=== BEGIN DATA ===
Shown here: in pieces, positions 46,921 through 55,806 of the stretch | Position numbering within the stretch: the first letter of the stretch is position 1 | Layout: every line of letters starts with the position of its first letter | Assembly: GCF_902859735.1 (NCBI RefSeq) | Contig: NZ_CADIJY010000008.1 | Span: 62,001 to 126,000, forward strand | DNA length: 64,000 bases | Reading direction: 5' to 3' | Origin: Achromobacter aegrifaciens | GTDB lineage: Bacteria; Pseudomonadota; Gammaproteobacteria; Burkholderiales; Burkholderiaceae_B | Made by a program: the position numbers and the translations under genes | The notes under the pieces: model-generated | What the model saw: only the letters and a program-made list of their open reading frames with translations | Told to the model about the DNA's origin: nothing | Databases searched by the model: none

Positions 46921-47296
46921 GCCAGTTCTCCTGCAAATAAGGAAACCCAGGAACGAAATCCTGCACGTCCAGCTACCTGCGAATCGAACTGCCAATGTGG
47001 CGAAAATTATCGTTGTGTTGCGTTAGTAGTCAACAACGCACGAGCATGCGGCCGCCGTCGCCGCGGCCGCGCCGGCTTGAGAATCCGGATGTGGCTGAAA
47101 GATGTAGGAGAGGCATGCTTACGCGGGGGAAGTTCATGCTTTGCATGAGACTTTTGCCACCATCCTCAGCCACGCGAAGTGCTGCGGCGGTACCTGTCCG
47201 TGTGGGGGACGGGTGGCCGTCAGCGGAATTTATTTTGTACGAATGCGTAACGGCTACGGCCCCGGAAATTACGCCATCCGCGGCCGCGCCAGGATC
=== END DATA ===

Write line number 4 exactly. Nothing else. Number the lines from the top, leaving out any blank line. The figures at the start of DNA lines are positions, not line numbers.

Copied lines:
47001 CGAAAATTATCGTTGTGTTGCGTTAGTAGTCAACAACGCACGAGCATGCGGCCGCCGTCGCCGCGGCCGCGCCGGCTTGAGAATCCGGATGTGGCTGAAA